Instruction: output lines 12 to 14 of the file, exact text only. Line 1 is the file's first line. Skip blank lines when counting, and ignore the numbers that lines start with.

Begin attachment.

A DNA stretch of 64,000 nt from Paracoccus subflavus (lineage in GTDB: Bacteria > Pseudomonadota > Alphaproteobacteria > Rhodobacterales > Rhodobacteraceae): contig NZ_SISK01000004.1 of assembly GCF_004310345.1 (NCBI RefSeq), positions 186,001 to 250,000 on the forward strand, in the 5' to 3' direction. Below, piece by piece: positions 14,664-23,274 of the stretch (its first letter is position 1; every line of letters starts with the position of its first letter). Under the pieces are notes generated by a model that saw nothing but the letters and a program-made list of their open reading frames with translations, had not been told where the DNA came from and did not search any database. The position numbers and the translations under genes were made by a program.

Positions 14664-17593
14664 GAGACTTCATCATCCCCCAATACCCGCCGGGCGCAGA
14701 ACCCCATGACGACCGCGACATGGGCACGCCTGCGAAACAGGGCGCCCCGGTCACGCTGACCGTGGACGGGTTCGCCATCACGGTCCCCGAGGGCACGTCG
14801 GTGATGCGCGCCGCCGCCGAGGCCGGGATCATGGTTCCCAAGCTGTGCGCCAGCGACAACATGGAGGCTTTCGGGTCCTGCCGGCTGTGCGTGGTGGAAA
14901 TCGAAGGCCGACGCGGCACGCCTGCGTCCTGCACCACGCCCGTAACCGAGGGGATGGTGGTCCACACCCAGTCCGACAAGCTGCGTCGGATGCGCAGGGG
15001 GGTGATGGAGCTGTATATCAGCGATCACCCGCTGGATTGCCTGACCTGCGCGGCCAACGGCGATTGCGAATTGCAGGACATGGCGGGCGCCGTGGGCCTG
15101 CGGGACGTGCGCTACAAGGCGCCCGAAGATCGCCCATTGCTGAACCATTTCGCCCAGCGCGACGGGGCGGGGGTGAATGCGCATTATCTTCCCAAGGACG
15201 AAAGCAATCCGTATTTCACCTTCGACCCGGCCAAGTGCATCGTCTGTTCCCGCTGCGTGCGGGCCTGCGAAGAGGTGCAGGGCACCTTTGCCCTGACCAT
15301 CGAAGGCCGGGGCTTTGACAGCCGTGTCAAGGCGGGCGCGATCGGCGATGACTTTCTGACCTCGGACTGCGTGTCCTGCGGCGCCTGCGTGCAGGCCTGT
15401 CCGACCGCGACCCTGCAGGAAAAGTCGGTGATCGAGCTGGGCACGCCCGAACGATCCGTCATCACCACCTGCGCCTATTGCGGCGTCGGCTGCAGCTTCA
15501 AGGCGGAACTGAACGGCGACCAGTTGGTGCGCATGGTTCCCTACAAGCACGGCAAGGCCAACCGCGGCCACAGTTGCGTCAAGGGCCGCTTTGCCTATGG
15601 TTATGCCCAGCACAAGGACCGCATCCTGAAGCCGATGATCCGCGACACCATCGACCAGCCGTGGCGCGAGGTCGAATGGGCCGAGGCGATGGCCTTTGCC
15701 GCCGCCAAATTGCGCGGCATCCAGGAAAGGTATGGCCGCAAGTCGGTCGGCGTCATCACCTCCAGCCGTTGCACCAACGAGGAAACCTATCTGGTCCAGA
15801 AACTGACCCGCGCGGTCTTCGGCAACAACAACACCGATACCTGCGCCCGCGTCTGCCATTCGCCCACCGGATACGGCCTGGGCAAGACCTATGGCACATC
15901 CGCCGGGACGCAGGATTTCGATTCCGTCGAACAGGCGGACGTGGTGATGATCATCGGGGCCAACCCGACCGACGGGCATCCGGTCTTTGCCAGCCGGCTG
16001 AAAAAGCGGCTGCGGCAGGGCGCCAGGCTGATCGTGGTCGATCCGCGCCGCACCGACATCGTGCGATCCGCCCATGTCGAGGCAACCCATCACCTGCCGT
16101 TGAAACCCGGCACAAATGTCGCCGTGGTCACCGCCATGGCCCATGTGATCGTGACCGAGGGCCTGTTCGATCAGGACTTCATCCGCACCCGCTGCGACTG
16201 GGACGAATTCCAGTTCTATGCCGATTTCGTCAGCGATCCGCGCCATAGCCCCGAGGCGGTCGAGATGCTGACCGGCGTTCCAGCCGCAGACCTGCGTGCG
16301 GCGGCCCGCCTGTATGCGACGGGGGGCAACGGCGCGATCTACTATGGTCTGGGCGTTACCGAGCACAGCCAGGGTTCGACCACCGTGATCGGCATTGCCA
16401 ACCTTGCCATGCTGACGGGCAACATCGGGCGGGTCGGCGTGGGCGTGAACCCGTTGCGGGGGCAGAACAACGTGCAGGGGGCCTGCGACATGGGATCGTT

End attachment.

15501 AGGCGGAACTGAACGGCGACCAGTTGGTGCGCATGGTTCCCTACAAGCACGGCAAGGCCAACCGCGGCCACAGTTGCGTCAAGGGCCGCTTTGCCTATGG
15601 TTATGCCCAGCACAAGGACCGCATCCTGAAGCCGATGATCCGCGACACCATCGACCAGCCGTGGCGCGAGGTCGAATGGGCCGAGGCGATGGCCTTTGCC
15701 GCCGCCAAATTGCGCGGCATCCAGGAAAGGTATGGCCGCAAGTCGGTCGGCGTCATCACCTCCAGCCGTTGCACCAACGAGGAAACCTATCTGGTCCAGA